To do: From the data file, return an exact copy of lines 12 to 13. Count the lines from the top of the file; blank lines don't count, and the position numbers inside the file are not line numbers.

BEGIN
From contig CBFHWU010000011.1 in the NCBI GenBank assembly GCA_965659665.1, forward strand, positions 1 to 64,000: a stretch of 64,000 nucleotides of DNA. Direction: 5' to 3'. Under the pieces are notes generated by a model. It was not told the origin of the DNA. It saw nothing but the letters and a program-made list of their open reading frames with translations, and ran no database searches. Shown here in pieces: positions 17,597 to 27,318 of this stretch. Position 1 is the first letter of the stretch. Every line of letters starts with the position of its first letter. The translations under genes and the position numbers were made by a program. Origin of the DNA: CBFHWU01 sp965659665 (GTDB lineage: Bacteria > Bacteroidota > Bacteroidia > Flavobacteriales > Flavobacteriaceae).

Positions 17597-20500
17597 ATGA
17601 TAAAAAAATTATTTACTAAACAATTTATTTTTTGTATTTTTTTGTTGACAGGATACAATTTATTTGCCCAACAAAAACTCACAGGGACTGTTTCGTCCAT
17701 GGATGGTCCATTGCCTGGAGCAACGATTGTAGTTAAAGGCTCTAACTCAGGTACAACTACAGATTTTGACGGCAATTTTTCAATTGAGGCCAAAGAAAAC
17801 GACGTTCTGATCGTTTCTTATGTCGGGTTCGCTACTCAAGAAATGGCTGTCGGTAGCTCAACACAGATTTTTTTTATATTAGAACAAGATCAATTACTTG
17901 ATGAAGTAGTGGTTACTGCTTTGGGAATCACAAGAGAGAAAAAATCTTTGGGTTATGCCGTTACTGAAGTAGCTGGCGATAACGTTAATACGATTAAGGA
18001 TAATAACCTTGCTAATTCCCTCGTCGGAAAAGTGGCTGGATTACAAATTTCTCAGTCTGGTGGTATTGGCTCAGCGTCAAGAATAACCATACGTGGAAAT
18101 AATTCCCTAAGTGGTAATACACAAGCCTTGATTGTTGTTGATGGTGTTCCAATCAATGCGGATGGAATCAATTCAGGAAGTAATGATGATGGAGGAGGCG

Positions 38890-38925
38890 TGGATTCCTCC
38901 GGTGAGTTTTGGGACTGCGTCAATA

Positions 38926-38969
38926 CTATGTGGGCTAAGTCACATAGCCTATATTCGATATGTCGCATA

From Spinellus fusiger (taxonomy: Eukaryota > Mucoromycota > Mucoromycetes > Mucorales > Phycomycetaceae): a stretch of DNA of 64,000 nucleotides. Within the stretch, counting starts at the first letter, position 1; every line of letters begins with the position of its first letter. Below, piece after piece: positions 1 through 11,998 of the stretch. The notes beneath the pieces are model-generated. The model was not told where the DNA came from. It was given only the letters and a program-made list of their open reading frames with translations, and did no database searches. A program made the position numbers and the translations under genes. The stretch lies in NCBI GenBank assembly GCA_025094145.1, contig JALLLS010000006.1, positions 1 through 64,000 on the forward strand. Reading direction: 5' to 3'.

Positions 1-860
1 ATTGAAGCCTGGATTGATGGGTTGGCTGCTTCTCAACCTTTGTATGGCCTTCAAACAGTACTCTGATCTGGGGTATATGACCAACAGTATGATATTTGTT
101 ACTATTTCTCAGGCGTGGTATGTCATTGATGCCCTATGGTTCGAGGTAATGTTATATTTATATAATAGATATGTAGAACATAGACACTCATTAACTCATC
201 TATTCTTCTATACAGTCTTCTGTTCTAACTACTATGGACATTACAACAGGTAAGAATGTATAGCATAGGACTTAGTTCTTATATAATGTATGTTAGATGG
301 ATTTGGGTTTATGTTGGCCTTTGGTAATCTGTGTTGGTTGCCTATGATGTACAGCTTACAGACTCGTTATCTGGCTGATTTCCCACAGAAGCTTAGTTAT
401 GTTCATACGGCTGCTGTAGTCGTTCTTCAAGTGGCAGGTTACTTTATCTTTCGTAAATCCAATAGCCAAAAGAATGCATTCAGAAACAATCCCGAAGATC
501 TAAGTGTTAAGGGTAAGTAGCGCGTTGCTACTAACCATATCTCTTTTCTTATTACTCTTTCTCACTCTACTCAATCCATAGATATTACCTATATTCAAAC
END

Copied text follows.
38901 GGTGAGTTTTGGGACTGCGTCAATA

Positions 38926-38969